InterviewAli Zaki Haider Khan on carrying forward the legacy of the Rudra veena.
Many may have desired to outstrip the competition, but none would have wanted it to come about in the way it has for Ali Zaki Haider, son and disciple of Ustad Asad Ali Khan, the Rudra veena maestro who died suddenly recently, leaving behind only one disciple to keep the flame of his tradition — the Khandarbani style of the Jaipur beenkar gharana — alight. In his flat in Khel Gaon, allotted to his father under the eminent artists' quota, Zaki is surrounded by memories of learning and living a musical creed. While he hopes to be allowed to retain the accommodation, being the only representative of his musical legacy and doubtless an exemplary musician, Zaki struggles to come to terms with his loss and plan his future. Excerpts from an interview:
Training under his guru
I started learning vocal music at age eight. The next stage is to learn the sitar, so your hand gets used to playing a stringed instrument. However, I learnt only a fewpaltas(solfa exercises) and started on the been (Rudra veena). I must have been about 17-18. There were two or three disciples from foreign countries with me. They learnt either vocal or sitar. It did sadden him that while Indian children were not interested, foreigners were making efforts to come here, work hard and live by the advice of the guru.
He was strict. I wasn't allowed to do a meend (gliding note) for years, though as a kid, I would argue. And he would scold terribly if you were out of tune by a fraction — it's calledhawa ka farak (the equivalent of a flutter) and he would say it is like a perfume you have to catch. But that is the guidance of a guru. I long for those scoldings today.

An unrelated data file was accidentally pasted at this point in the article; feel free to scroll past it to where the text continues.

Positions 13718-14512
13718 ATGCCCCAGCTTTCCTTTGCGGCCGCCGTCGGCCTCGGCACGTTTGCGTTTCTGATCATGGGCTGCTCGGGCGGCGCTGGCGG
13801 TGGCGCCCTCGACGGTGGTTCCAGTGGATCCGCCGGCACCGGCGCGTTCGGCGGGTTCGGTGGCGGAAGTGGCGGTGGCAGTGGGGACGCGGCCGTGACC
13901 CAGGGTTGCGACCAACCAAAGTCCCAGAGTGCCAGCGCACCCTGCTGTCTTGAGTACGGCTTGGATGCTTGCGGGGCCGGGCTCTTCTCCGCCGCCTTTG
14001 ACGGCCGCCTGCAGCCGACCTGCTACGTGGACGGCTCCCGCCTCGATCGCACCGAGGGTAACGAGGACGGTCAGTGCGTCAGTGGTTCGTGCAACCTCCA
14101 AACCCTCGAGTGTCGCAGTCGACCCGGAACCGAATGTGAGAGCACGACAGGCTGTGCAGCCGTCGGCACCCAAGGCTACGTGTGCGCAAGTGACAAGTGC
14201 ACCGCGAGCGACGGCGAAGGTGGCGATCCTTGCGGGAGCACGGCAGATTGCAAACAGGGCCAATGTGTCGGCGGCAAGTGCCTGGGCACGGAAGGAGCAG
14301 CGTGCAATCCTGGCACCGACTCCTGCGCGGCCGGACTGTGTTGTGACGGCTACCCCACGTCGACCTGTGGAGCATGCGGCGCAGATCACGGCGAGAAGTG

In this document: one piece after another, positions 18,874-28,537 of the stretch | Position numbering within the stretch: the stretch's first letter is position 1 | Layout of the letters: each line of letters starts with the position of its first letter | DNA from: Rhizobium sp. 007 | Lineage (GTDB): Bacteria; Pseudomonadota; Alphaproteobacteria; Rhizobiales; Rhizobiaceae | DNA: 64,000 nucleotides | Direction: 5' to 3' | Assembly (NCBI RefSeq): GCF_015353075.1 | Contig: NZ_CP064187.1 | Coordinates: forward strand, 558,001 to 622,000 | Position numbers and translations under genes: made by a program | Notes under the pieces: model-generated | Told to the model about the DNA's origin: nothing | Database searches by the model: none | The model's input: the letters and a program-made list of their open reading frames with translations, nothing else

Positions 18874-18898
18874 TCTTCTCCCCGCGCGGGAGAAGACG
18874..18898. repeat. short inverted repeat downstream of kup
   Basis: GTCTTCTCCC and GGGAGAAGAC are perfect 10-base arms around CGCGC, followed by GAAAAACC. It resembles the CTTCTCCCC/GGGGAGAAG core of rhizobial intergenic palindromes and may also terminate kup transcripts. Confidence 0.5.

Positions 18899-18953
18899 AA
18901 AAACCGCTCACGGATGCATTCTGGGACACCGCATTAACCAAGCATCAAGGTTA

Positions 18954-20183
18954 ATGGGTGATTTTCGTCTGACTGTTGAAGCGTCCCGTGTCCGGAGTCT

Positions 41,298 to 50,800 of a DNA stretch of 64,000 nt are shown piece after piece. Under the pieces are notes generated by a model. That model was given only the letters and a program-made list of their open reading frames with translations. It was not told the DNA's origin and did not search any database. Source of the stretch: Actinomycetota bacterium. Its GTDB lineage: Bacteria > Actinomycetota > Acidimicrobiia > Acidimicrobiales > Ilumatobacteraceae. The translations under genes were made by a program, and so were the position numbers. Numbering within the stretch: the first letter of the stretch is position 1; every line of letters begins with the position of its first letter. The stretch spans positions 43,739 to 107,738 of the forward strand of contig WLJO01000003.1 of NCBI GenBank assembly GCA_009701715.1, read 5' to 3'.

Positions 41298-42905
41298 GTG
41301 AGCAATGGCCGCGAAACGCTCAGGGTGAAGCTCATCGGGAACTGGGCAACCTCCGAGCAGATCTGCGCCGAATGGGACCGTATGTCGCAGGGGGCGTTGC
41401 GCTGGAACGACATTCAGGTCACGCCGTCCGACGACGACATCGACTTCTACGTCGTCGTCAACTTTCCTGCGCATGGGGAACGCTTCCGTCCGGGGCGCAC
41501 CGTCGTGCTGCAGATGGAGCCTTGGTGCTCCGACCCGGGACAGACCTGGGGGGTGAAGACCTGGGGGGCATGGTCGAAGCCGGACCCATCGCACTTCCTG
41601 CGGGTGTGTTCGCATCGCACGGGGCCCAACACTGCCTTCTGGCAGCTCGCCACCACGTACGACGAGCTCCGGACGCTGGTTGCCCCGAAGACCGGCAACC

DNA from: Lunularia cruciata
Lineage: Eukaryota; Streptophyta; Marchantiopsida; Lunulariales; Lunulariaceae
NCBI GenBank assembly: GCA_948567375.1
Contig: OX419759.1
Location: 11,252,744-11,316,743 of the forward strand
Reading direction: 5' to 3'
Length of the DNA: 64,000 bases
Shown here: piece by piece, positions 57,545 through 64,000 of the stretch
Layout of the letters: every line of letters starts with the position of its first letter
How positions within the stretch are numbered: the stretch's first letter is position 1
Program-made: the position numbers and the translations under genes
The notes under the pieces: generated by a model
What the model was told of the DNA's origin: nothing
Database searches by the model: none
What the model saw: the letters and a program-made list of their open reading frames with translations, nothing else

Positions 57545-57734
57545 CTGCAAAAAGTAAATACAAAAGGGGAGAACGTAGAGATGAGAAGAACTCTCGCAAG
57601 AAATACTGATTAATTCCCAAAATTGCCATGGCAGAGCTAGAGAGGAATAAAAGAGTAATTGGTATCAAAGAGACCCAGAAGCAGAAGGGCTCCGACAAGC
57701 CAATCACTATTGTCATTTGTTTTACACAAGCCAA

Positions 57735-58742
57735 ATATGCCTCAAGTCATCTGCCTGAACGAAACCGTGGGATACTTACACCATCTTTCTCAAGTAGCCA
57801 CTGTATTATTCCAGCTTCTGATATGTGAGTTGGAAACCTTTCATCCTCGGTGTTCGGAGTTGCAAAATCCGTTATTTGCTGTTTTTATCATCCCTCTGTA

Posture and tuning
The instrument is tuned while it is on the floor, but the tuning comes right only when we lift it onto the shoulder. This instrument is said to have been created by Bhagwan Shivaji. My guru used to tell me that because it is made by a devata, it sits upon the player (manushya par sawaar hoke bajta hai). Other instruments are kept affectionately on the lap, or played while placed next to the heart. Once you have lifted it to your shoulder, the entire plate (containing the frets) is in front of you. To play it you have to control your breath also.Beqaida saans nahin le sakte(You cannot breath haphazardly). That's part of the reason it is a difficult instrument. When you execute a meend, you have to hold your breath for its length. The frets of the Rudra veena areachal(immovable). They are bound and set in wax. To make sure you always get the right note, my ustad would say, your fingers should have eyes.
The other unique thing is that you have to sit in vajrasana while playing.
Inner life and outer life
You have to live your life — I would say your entire life — like a sadhu. Our music is a great ocean. It is called shastriya (classical) sangeet, which means it is connected to the shastras (scriptures), which are connected to dharma (righteous living). The gurus' message is that it is one thing to play, but to createasar(effect) requires a continuous sadhana.
Making a Rudra veena
There are some Rudra veena makers, but perhaps only two-three are left. This instrument is made according to the measurements of the player, so one person cannot play a veena made for another. It has to fit you. My guru's veena is different from mine. It takes about six to eight months to make one. Some years ago it cost about Rs.80,000. Now it must be more. After taking measurements, the instrument maker looks for two tumbas (pumpkin gourds) of the same size. They taste the seed, and if it is sweet, the gourd is rejected, because then the instrument might get attacked by insects. The pumpkins used for the Rudra veena come from South India or parts of Africa. The upper part (connecting the two gourds) is made of teak in my instrument. The white carving on the two sides is of reindeer horn. Though now the trade is restricted, it gives a better sound and is long-lasting. The two tumbas can be taken off and packed separately for travel.
In Guruji's footsteps
I know I have to continue this music, but I need a bit of time to collect myself. I still see him in this room lying on his cot. Can one find such a guru today? I can only try to walk in his footsteps. In this era of fusion, to maintain that purity of music is very difficult. But at least one would have the satisfaction of having tried. If your work is true it will not come to an end. Guruji always said one flame lights another. If at present the flame is in me…. The world rests on hope…
Commemorative service will be held this Friday, 8 p.m., Asiad Village Community Centre.